The checklist warns of the risk of breaching accounting and reporting requirements in EEA countries following a "No Deal" Brexit. In separate guidance, "Accounting for UK companies after Brexit" (updated September 2019), the government acknowledges that the changes to the UK's corporate reporting regime will affect a small number of companies. Organisations should, however, check whether any of the changes might apply to them. For example, UK incorporated parent companies with a subsidiary in the EEA will need to check the reporting requirements in the country where the subsidiary is based.
"Step 6 - Appoint a representative in the EU if you run a large UK-based online business providing digital services in the EU."
The government's checklist refers here to the requirements of Network & Information Systems (NIS) Directive, which provides for legal measures to boost the overall level of network and information system security in the EU. The Directive applies to operators of essential services and "relevant digital service providers". If an organisation in the UK falls within the scope of the NIS Directive (often not a clear cut question in itself), and offers services in the EU, it may need to appoint a representative in one of the EU member states in which it offers services. That organisation will then need to comply with the domestic legislation implementing the NIS Directive in that member state. On the other hand, if a UK-based digital service provider within the scope of the Directive offers services in the UK, only the UK's NIS Regulations will continue to be relevant.
The government's checklist advises UK based organisations with .eu domain names to read the government's guidance, ".eu domain names - what to do if there's on Brexit deal" (updated 27 September 2019). Organisations should also consult the guidance on the EurID website. Potential steps that organisations may need to take include putting any .eu domain names into the ownership of a qualifying company before exit (in the event that there is a "No Deal" exit).
"Step 7 - Check if you need to change your contracts to provide licensed content outside the UK."
The government notes that organisations may not be able to provide licensed content outside the UK if they do not get extra copyright permissions: government guidance: "Changes to copyright law in the event of no Brexit deal" (updated 5 September 2019). Although the government identifies copyright in particular, it would be prudent for organisations to review all licences relating to IP rights to check that they are still fit for purpose. Please refer to our website briefing for details of what a "No Deal" scenario will mean for IP rights: "Brexit rights and IP: No Deal planning update" (October 2019). In particular, whilst existing EU trade marks and designs will be preserved automatically in the UK post-exit (as a UK right), any pending applications will not be treated in the same way. Where an EU trade mark or design application is pending post-exit, the applicant will need to file a separate application in the UK (there will be a nine month priority window in which to do this).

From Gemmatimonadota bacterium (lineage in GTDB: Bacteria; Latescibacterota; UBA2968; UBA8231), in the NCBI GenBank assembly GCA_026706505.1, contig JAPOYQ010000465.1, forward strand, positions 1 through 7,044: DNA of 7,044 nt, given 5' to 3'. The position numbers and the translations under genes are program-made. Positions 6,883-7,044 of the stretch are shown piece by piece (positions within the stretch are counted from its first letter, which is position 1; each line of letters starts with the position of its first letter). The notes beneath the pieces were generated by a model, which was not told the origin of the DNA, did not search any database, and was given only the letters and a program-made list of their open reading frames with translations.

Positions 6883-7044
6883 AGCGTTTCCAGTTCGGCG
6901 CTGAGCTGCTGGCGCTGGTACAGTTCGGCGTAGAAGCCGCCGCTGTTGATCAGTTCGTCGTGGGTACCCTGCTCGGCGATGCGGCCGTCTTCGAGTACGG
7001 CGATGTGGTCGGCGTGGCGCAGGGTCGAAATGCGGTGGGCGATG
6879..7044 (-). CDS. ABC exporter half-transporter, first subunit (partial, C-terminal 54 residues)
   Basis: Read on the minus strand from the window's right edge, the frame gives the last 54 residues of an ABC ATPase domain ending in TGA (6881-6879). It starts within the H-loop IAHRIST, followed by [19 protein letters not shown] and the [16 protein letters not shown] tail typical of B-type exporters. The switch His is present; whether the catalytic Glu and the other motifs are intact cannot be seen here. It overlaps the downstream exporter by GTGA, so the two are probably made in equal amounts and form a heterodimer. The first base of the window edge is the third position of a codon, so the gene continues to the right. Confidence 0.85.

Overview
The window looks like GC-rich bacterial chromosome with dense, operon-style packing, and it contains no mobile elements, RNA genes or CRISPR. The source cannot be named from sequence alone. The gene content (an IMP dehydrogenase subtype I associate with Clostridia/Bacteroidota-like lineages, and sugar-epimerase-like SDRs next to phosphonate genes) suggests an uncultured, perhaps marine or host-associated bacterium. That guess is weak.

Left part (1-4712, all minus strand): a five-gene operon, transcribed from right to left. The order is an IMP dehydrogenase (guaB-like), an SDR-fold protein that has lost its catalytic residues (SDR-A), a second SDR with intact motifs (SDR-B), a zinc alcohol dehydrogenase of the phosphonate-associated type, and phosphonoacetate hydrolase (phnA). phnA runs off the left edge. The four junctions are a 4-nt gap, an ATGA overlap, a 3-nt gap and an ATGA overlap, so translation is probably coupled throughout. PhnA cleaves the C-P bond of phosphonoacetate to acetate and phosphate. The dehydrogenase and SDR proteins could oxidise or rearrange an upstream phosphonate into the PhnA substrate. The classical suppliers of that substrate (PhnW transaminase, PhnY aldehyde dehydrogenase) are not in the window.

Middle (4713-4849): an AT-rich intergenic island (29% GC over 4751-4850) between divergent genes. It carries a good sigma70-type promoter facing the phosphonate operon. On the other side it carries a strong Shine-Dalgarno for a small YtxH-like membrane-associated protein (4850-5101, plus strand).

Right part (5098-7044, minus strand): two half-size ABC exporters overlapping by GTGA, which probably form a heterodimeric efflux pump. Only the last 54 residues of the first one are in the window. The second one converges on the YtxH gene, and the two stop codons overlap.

"Step 8 - Get your business ready to import hardware from the EU to the UK after Brexit."
The final step in the checklist is relevant to any gambling businesses that import hardware into the UK from the EU. The government advises any such businesses to check "what you need to do now to make sure you're able to import hardware from the EU, if the UK leaves the EU without a deal."
If you have any questions on the government's checklist or you would like to discuss your preparations for "No Deal" Brexit generally, please contact a member of the Mishcon Betting & Gaming team or your usual Mishcon contact.